"When I use a word, it means just what I choose it to mean," said Humpty Dumpty – "neither more nor less."
Lewis Carroll's "Looking Glass" logic often seems to be a guiding principle for environmental and corporate social responsibility (CSR) activists. They claim to be committed to people and planet, not just profits – and to honesty, transparency, accountability and human health. One would expect that such basic ethical standards would apply equally to for-profit companies and nonprofit advocacy corporations.
However, the activists who defined them routinely exempt themselves. For them, CSR standards are primarily another weapon for bludgeoning opponents, raising money and advancing political agendas. Their DDT and global warming campaigns are illustrative.
Forty years ago, Environmental Defense (ED) was launched to secure a ban on DDT and, in the words of co-founder Charles Wurster, "achieve a level of authority" that environmentalists never had before. Its high-pressure campaign persuaded EPA Administrator William Ruckelshaus to ignore the findings of his own scientific panel and ban DDT in the US in 1972.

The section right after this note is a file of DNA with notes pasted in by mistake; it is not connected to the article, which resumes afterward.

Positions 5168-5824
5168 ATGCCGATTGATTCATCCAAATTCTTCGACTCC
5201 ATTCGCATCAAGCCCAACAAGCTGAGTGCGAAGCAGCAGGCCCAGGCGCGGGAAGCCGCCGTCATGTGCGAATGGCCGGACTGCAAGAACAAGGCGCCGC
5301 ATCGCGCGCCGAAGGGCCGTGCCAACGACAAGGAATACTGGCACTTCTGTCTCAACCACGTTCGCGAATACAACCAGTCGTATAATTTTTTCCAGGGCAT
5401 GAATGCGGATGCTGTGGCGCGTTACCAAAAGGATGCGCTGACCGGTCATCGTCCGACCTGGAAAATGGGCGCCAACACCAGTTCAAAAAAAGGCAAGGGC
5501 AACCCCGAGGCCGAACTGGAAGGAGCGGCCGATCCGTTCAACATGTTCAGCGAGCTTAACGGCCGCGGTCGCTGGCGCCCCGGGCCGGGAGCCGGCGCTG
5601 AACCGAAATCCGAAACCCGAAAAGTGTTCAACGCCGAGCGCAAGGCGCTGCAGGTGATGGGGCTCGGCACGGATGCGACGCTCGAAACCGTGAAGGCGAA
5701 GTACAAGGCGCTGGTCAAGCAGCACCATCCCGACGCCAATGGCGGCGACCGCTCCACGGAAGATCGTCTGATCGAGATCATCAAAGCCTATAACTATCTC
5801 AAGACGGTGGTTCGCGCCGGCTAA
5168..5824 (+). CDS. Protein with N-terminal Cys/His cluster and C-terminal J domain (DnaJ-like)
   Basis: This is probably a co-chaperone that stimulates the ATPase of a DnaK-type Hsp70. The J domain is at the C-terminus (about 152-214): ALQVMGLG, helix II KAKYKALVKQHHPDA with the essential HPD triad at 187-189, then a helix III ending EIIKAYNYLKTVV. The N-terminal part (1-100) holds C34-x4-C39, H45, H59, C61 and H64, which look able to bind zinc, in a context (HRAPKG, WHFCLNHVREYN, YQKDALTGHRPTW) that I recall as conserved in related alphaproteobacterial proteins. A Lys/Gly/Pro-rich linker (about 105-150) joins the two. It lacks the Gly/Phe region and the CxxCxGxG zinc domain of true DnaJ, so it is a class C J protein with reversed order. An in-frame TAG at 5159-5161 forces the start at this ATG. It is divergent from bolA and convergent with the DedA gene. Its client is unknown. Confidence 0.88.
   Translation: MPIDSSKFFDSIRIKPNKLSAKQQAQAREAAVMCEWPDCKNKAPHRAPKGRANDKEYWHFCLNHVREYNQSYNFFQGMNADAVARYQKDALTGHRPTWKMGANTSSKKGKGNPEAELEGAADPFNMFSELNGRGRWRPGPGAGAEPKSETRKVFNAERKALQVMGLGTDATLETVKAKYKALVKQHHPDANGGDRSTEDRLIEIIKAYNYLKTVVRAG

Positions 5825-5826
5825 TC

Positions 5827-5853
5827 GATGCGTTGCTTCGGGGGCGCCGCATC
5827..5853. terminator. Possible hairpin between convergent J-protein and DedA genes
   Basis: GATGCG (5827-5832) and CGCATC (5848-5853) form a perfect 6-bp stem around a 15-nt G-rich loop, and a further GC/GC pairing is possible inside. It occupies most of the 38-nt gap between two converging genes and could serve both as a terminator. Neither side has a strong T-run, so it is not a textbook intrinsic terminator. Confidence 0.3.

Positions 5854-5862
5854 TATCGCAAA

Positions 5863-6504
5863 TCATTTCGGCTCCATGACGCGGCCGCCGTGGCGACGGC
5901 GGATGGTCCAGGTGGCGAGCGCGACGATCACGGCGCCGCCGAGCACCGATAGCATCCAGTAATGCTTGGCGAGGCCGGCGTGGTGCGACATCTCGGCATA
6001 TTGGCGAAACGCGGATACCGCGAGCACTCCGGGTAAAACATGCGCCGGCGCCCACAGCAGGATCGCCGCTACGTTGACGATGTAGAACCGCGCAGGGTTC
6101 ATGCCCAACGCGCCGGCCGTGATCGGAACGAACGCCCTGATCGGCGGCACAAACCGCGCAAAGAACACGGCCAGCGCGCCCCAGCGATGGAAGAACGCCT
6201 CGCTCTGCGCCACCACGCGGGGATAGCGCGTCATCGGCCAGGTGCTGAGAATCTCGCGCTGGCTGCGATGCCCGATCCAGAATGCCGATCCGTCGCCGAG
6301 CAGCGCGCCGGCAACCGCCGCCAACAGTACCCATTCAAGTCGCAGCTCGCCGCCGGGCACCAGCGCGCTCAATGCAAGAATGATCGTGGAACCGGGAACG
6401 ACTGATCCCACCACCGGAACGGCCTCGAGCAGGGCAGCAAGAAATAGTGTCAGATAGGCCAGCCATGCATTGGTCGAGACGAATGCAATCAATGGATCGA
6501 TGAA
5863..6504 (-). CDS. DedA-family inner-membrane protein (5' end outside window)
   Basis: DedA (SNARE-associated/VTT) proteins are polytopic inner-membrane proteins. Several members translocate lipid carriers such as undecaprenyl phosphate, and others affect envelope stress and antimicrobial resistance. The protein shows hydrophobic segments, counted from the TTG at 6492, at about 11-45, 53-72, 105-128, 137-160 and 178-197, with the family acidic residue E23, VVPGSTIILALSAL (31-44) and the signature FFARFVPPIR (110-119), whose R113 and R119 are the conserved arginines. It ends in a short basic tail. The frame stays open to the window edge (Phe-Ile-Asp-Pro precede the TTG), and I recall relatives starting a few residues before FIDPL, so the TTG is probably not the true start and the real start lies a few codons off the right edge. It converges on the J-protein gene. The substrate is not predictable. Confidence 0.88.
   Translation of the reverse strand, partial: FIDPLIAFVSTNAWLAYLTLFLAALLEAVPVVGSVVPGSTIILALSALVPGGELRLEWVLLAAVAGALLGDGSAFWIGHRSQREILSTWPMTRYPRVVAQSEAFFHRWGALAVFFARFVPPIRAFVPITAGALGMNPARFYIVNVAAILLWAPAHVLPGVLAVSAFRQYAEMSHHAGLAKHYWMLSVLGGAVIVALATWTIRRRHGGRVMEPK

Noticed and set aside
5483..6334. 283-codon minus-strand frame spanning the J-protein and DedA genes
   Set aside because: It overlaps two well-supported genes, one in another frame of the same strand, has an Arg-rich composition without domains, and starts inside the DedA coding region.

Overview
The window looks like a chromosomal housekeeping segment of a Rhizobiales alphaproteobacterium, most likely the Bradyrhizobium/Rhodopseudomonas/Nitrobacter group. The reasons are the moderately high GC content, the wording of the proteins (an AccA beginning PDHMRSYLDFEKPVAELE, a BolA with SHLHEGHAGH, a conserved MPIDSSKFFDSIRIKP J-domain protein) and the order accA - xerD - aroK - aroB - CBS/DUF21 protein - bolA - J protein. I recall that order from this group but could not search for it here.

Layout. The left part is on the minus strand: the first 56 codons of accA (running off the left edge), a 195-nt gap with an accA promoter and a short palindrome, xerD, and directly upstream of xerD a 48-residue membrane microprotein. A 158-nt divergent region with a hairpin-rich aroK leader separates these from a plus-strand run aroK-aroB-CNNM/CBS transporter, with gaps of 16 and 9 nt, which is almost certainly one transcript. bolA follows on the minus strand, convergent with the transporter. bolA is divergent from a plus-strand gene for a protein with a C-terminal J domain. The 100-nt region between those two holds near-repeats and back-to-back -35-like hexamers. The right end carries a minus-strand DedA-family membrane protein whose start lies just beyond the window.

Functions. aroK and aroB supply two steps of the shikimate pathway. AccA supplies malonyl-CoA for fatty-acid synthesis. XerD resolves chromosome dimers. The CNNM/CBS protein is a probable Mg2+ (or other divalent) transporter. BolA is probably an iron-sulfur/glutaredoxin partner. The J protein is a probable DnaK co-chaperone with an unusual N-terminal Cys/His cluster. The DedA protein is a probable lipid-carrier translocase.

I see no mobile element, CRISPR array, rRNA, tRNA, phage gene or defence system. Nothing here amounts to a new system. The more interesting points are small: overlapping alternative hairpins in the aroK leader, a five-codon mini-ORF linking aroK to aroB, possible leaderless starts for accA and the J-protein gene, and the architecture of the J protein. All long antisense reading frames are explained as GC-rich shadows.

Those findings and research by other scientists showed that DDT is not harmful to people, birds or the environment, especially when small quantities are sprayed on walls to repel mosquitoes and prevent malaria. But ED and allied groups continued their misinformation campaign, until the chemical (and other insecticides) were banished even from global healthcare programs.
Thankfully, DDT had already helped eradicate malaria in the United States and Europe. But the disease still sickens 500 million people a year and kills 2 million, mostly African women and children. Since 1972, tens of millions have died who would likely have lived if their countries had been able to keep DDT in their disease control arsenals.
A year ago, the USAID and World Health Organization finally began supporting DDT use once again. But ED, Pesticide Action Network and other agitators still promote ridiculous anti-DDT themes on their websites, claiming for instance that it is "associated with" low birth weights in babies and shortened lactation in nursing mothers.